I subscribe to www.insulinpumpers.org … a wide-ranging but well-managed forum about living with mostly T1 diabetes.  I can post a question or a comment … responses come back pretty fast.

Today, I read a series of interesting posts about Diabetes Alert Dogs (D.A.D.) … just had to share it with you. (Full names and email addresses have been deleted)

DAD4DAD1DAD5DAD2

 

 

 

 

 

 

 

 

 

Subject: [IP] (Now) Diabetic Alert Dogs

From: Melody

This subject is a little painful for me because I just lost my Diabetic Alert Dog yesterday to a mass on his colon, two weeks shy of his 11th birthday.

I trained dogs for 30 years before training Boone for this job, — training any type of service dog is a large undertaking, usually about 2 years for a reliable medical alert dog with public access training.

And the “washout” rate is high, even among the major guide dog schools, because it’s often toward the end of formal training when the dog reveals that (s)he would rather be a treasured pet, or working in another career.

Not everyone would want to embrace the service dog lifestyle, either.  It’s a big responsibility, it’s time consuming, and it certainly draws attention to the person on the end of the leash.

But . . . a good alert dog can detect a low or a rapidly dropping BG long before the meter or the CGM.   They can dig you out from under the covers during a nocturnal hypo, and knock on the shower door when you’re low.  With more training, they can retrieve a meter kit, find the glucose tabs, get juice from the fridge, fetch a telephone, push a call button, alert a family member.   Mine rode in the back seat while I drove and would put his paw on my shoulder if I was low or dropping fast.   I especially appreciated him while I was active outdoors, like hiking.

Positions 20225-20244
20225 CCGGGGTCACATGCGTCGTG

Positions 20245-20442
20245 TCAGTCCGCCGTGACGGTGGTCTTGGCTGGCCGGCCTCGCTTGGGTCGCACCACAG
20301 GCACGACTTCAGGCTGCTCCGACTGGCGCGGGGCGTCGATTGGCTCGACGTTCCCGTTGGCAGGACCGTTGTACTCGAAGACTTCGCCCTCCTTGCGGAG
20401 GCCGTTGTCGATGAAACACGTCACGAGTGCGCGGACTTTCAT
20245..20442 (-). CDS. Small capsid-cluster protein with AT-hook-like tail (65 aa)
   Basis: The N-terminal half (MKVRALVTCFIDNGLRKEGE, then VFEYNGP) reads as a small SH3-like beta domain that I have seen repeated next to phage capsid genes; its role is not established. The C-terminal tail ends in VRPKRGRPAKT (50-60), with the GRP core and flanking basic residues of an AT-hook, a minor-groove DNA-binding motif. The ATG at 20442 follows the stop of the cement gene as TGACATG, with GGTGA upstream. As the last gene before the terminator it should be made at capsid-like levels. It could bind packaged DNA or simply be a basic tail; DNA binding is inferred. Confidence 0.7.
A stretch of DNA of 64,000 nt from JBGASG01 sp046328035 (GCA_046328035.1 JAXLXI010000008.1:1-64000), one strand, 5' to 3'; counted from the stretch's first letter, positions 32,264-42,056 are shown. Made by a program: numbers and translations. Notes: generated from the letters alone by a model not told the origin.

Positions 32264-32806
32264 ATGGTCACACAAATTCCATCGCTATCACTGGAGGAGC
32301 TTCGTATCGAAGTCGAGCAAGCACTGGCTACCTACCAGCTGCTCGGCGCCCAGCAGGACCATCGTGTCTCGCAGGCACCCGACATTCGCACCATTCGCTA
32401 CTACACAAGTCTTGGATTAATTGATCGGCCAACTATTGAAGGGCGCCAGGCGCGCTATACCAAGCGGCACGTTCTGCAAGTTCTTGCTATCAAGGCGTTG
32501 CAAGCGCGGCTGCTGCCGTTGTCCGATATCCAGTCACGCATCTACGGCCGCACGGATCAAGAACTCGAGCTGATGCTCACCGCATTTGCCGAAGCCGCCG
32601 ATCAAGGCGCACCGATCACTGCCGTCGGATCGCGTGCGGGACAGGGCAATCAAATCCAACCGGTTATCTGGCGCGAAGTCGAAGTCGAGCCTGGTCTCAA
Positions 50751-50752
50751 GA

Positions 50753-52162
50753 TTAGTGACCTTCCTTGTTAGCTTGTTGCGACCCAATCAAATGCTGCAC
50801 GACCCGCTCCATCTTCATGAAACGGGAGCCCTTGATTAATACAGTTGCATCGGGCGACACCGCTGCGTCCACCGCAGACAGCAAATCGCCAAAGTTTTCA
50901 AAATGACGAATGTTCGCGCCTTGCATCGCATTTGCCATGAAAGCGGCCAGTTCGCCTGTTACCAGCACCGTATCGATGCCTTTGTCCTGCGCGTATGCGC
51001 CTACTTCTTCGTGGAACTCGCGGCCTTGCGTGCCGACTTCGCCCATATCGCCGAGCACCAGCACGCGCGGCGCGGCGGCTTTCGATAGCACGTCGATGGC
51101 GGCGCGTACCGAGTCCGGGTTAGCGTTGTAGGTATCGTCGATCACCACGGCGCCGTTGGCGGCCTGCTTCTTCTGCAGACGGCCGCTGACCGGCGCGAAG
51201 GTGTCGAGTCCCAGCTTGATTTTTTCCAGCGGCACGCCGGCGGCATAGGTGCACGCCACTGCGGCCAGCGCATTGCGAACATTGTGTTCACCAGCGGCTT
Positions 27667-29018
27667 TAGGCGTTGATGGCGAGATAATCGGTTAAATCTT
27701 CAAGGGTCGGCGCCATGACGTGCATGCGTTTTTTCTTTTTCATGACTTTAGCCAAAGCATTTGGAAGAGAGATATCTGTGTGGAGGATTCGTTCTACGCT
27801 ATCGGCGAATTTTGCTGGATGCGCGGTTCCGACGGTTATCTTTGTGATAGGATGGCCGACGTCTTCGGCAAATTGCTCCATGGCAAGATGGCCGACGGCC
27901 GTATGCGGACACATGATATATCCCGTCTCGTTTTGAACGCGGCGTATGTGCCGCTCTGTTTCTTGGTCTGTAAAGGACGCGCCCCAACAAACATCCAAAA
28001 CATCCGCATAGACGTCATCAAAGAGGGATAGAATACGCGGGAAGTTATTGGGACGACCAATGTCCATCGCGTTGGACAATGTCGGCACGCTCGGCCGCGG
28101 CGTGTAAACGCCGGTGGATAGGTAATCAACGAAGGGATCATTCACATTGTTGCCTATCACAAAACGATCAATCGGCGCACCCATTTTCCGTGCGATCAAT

When he turned 9 years old and I knew he would eventually need to slow down, I bought him an ice cream, and I bought myself a Dexcom (with the help of insurance). Between them, my A1c came down to my lowest ever, most recently 6.7.

I posted this short video tribute (ALERT: you will cry!) to Boone’s work as my D.A.D. a year ago, for those who would like to see it.  Wheels up, Boone, fly with the angels – and I know you are still the angel by my side and always will be!

Melody

Boone, angel by my side

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From: lynn

I did a lot of research. There are some companies that train them for free if you meet their criteria.  The company I went with does only rescues which appealed to me and because they start with dogs 1-2 years old, the wait time is less and the cost, well still not inexpensive, is too. And, by the way, I have been pumping 16 years and used the CGM for 10. When I first began losing consciousness, it was suggested I might need another husband. For me, getting a DAD was a much better (and less expensive) choice.

Yes! I got a Diabetic Alert Dog 18 months ago after waking up several times having been in threshold suspend for 2 hours. I live alone and I felt unsafe and more vulnerable to type 1 than I had ever felt. Before her, I felt a little tingle in the base of my spine at about 23. She keeps my numbers so much more even I now feel lows in the 70s & 80s. She wakes me up if I’m dropping or rising fast. She goes to work with me and is a fantastic partner in every way. My doctors are thrilled with the changes she’s made for me. My last A1C was 5.7. When I became hypoglycemic unaware my doctors wanted it about 6.5, but when they downloaded my pump and my kit it showed no significant lows. Best partner in 43 years of type 1!

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From: “Jeffrey

How many husbands do you currently have?  😉

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From: Schlight

Husbands ARE more expensive, but their lifespan is considerably longer than the average canine, as well!!

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